By Luke Timmerman
Dec. 12 (Bloomberg) -- Biogen Idec Inc., the maker of the multiple sclerosis drug Tysabri, plunged 28 percent in extended New York trading after the biotechnology company said it didn't get any ``definitive'' takeover offers.
The developer of drugs for cancer and MS said in a statement today it will no longer pursue a sale, and that its business strategy is working. The Cambridge, Massachusetts-based company fell $20.93 to $54.95 at 5:39 p.m. in extended trading. Pfizer Inc., the world's biggest drugmaker, and Sanofi-Aventis SA had been considered potential acquirers.
Big drugmakers may have been turned off by complications stemming from Biogen's partnership with Genentech Inc. to market the cancer drug Rituxan and with Elan Corp. on Tysabri, said Eric Schmidt, an analyst with Cowen & Co. in New York. The price may also have been too high, he said.
``Perhaps there just weren't many big pharma companies interested in paying as much as AstraZeneca did for biotech assets like MedImmune at $58 a share,'' Schmidt said in a telephone interview. He rates the stock ``neutral,'' and said the stock market's reaction was ``appropriate.''
London-based AstraZeneca Plc bought MedImmune in June for about $14.7 billion.
Biogen said Tysabri may generate at least $2.8 billion annually by 2010, and that the company plans to introduce four new products or existing drugs for new diseases during that time. Financially, Biogen said it can produce 15 percent compound annual sales growth, and 25 percent compound annual growth in earnings per share.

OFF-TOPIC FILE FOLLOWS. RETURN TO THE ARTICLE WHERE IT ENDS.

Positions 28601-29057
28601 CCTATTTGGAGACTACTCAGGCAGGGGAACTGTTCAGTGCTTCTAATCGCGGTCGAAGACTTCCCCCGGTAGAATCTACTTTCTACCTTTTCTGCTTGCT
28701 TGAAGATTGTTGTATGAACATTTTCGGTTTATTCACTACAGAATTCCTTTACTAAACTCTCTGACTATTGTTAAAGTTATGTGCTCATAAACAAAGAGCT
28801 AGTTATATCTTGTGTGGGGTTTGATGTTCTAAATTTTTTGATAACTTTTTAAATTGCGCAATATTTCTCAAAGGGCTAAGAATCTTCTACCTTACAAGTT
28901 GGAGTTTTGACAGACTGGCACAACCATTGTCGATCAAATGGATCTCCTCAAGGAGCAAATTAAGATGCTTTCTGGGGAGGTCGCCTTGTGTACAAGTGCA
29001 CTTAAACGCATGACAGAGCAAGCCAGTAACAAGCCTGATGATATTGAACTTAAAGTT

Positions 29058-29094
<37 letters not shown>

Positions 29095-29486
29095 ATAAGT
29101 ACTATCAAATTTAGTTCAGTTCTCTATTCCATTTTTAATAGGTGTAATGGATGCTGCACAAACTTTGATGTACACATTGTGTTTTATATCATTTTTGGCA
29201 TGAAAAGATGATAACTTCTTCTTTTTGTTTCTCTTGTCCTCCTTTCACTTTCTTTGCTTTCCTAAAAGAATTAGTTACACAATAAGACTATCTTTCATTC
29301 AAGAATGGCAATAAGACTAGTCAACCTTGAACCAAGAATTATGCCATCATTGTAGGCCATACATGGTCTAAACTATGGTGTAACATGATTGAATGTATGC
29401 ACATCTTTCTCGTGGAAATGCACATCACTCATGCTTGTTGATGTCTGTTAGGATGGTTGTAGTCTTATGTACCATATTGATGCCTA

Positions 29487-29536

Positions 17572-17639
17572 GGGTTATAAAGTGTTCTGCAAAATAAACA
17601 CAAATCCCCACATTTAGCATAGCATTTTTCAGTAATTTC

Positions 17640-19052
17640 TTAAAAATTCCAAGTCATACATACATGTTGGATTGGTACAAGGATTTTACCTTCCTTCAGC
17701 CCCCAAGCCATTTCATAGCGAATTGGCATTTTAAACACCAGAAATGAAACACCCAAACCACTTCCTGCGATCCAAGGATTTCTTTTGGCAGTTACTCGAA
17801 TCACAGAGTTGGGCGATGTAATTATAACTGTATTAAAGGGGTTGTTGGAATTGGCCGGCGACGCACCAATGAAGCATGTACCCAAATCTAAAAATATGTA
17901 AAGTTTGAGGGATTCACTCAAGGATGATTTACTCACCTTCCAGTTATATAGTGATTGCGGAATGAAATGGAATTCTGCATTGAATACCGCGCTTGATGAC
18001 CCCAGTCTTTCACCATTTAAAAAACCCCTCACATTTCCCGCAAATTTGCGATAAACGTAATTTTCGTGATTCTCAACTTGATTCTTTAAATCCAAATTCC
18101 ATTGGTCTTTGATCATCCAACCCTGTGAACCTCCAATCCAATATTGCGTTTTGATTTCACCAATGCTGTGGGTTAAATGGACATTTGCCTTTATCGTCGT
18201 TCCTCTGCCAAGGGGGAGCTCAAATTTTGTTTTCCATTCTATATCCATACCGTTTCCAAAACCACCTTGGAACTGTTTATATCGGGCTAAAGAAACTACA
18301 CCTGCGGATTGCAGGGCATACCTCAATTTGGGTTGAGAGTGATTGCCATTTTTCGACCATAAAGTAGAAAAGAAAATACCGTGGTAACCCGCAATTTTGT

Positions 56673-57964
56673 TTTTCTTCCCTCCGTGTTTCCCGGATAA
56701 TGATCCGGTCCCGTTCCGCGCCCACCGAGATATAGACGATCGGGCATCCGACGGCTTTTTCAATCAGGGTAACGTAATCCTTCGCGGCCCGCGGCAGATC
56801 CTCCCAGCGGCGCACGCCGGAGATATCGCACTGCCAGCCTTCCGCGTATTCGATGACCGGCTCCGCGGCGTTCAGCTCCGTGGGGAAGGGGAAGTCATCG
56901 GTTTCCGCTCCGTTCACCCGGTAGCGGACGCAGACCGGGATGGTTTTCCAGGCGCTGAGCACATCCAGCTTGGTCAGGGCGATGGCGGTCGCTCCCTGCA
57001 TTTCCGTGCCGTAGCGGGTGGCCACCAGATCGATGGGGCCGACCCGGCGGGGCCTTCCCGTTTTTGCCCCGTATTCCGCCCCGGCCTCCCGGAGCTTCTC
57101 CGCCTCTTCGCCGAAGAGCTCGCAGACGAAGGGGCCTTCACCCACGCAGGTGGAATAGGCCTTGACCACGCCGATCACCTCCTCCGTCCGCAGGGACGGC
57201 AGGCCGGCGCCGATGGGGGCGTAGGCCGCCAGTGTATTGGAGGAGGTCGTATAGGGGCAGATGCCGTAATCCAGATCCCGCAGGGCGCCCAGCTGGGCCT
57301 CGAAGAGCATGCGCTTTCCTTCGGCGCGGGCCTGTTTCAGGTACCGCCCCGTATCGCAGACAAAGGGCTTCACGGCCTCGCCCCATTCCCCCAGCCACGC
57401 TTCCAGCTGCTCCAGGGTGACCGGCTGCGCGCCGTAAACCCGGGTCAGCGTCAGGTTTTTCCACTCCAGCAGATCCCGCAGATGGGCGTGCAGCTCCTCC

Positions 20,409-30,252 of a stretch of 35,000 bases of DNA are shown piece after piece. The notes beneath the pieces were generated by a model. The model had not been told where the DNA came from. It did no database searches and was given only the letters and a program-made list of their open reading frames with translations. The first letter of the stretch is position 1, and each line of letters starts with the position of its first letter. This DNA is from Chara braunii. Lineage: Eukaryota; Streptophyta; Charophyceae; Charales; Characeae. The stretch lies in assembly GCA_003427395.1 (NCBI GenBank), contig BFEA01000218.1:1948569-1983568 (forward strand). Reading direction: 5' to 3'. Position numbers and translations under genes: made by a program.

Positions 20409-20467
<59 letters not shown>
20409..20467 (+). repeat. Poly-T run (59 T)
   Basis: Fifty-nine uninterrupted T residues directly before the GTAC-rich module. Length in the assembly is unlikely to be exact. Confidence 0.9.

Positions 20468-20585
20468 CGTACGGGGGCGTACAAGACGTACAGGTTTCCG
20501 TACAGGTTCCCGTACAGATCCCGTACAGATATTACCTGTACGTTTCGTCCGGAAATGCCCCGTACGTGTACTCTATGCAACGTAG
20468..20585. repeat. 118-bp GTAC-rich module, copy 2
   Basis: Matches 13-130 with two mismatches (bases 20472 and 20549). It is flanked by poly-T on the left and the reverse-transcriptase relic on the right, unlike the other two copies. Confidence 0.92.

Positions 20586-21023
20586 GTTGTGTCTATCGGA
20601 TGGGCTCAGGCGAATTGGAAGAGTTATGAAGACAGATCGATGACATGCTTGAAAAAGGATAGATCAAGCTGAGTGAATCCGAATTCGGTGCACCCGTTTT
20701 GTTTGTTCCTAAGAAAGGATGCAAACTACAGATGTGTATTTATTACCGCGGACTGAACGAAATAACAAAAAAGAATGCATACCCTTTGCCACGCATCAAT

`Calling It Off'
``It's very hard to announce a company is for sale, and then say `oops, we're calling it all off and going back to business as usual,''' said Geoffrey Porges, an analyst with Sanford Bernstein & Co. in New York, in an interview last week. Employees have been looking for other jobs or waiting for a buyout, he said. ``It's so disruptive.''
The company put itself up for sale in October after billionaire investor Carl Icahn expressed interest in buying the company for $23 billion.
The idea was short-lived. Icahn made his interest known before the company announced his bid Oct. 12, then he withdrew his interest that same day, said Naomi Aoki, a Biogen spokeswoman, in an interview. Biogen later approached him again, and he declined to make an offer, Aoki said.
Biogen ``did not receive any definitive offers'' after a strategic review and decided its current strategy ``will result in attractive value for stockholders,'' the company said in its statement.
In October, Biogen hired Goldman, Sachs & Co. and Merrill Lynch & Co. to manage a possible sale.